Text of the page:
By J.F. McKenna
A day after the capture of the surviving Boston terrorist, the cable anchor rendered his top-of-the hour verdict that the danger was in effect over. All that his tone of assurance lacked was an accompanying grounding in fact. True, this particular eruption had indeed reached its zenith, leaving behind death and confusion and a collective sense of uneasy bravado among Greater Boston’s residents. Nowhere in sight, however, was the resolution to Mark Twain’s often quoted paradox about man—“the only animal that loves his neighbor as himself, and cuts his throat if his theology isn’t straight.”
As I watched a few more minutes of news, I recalled a line from an editorial I had written for a business magazine in September 2001: “We are indeed a global economy in every sense. And a product we have never wanted has reached our borders.” The 9/11 jihadist attack in New York had proved a spectacular if lethal marketing blitz. Boston was the latest distribution point. And it’s anybody’s guess where a delivery from Hell might appear next—Cleveland or Pittsburgh or Denver or Seattle…
America has wide-open shelves for a product without a demand except by the producers themselves.
As the historian Victor Davis Hanson wrote in 2007, “bin Laden cited dozens of concocted reasons about why he attacked the United States; the only valid one was that he attacked America because he thought…he could get away with it.” Political campaigners regularly reminded us last year that “bin Laden was dead.” These same politicians omitted that the hatred—and the danger engendered by that hatred—hadn’t died with him. If anything, the once imported product of terrorism has become more potent over time, relying on a perversion of door-to-door marketing and enlisting neighborhood vendors who redefine the concept of hard selling.
Bleak as the metaphor strikes most of us, now is not the time to resign ourselves to terrorism as an inevitable global evil. Rather, it’s time to re-declare ourselves as a free people, to make our American time a high point in Western civilization, and the standard by which the world’s free tomorrows will be measured. In short, it’s time to reissue a classic Yankee warning to brigands here and abroad: Don’t tread on me.
To employ another metaphor—this one from the arena of duty, honor, country—leaders must be willing to take the point.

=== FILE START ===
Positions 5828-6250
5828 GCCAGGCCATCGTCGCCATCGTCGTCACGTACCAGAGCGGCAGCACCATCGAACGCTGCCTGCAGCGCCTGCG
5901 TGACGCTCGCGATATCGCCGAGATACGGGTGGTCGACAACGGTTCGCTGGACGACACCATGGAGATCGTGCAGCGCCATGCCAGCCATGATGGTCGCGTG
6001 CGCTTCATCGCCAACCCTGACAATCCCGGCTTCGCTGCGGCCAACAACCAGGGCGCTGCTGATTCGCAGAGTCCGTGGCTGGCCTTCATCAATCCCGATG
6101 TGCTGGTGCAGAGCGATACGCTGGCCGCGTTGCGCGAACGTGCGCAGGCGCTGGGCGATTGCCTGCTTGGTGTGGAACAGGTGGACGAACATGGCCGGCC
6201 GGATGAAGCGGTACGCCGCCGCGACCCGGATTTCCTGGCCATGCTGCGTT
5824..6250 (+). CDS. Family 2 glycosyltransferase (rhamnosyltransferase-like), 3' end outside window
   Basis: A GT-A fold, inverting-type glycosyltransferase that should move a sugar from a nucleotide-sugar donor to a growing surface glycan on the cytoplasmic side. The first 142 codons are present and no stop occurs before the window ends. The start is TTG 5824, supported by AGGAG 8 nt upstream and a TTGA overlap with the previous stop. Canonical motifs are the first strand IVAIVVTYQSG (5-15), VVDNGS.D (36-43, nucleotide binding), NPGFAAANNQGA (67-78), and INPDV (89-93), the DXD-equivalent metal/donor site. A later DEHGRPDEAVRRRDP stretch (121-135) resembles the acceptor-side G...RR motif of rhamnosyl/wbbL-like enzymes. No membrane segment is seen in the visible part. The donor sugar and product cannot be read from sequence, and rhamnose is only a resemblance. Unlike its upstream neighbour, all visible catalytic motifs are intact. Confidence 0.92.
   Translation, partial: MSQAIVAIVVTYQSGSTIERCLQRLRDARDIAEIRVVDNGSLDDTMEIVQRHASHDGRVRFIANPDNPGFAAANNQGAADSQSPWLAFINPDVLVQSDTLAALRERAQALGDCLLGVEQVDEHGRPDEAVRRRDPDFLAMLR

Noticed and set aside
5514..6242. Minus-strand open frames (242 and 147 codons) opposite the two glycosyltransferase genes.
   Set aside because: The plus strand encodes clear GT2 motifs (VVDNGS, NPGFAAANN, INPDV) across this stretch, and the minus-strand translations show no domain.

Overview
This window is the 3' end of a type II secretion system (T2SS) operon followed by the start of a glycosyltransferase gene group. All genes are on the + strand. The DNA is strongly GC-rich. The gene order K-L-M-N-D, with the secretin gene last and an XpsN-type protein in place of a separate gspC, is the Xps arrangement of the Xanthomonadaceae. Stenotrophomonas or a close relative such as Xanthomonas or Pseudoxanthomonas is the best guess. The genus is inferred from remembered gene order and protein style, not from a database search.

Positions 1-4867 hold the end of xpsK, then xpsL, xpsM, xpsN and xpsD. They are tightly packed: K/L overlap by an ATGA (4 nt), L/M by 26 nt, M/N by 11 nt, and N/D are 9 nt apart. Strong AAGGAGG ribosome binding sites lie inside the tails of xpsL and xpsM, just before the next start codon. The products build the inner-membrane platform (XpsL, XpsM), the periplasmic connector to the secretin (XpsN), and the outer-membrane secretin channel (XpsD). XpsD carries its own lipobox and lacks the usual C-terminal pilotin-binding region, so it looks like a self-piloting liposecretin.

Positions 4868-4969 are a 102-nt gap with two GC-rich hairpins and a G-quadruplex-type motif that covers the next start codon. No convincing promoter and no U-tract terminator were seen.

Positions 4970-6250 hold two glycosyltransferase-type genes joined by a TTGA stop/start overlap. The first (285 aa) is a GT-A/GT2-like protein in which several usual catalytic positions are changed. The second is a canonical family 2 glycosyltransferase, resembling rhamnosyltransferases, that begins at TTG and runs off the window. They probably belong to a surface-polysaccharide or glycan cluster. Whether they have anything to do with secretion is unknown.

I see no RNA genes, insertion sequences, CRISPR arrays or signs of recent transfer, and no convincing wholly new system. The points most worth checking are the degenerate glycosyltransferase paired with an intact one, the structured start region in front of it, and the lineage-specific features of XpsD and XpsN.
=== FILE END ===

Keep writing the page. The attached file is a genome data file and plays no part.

The Obama Administration, in its immediate dealings with terrorist Dzhokhar Tsarnaev, gets to establish the national tone and rhythm at the outset. The President might want to look to the Victor Davis Hansons of the nation, sages who counsel that “the key for Western societies in times of peril has been to calculate the proper balance between personal freedom and collective military preparedness.” Easy it will not be for Barack Obama, but the task is no longer above his pay grade and the stakes are nothing short of historic.
Likewise, Congress will have to forego the tiresome legislative agendas and political strategies concocted prior to the afternoon of April 15. Existing bills and inchoate deals over immigration and gun control will have to give way to the so-called clean sheet of paper on which effective short- and long-term security strategies can be drawn. Those who simply can’t abandon their embrace of the politically correct and the politically expedient will have to exercise their own sense of honesty and retire from Washington’s chambers. Again, the stakes are too high to do otherwise.
America’s Fourth Estate should take particular note of such examples. Acting as the nation’s constitutionally enshrined conscience has value only if that conscience is well-formed. Overall, the media’s recent record has been poor with regard to national-security reporting, reminding me of a long-ago comment by Bernard Lewis, that grand Western expert on the Middle East. “In more modern times,” Prof. Lewis said, “there are new threats…from what I am tempted to call the fashion tsars of the ideological hemline—those who determine what ideas shall be worn this season—what length, what style, and what cut. The set rules known as ‘political correctness’ provides one version of this.” Going forward, America will depend on trusted tellers, not rhetorical tailors, for its serious journalism.
Most important, each one of us must accept a share of the leadership, picking up a weapon—be it a tool of warfare or a tool of commerce— taking a “watch” or two, and remaining steadfast about sticking up for the more perfect union that our founders handed to us and that others would destroy.
“Consensual governments can, in extremis, craft security legislation consistent with constitutional principles that will protect citizens without eroding their rights,” Prof. Hanson said during the Margaret Thatcher Lecture in 2008. “But government has no remedy once citizens voluntarily begin to abandon freedom of expression out of fear or guilt—or misguided ideologies designed to deny the singularity of their civilization.”
The terror directed at us is a stockpiled product. Boston is just the latest delivery. More will arrive unless the marketplace is cleared.
CBR contributor J.F. McKenna, a longtime West Park resident, is a business journalist, communications consultant, and former editor at Industry Week, Tooling & Production, and Northern Ohio Live magazines. Reach him at firstname.lastname@example.org or through his LinkedIn profile: Jos. F. McKenna.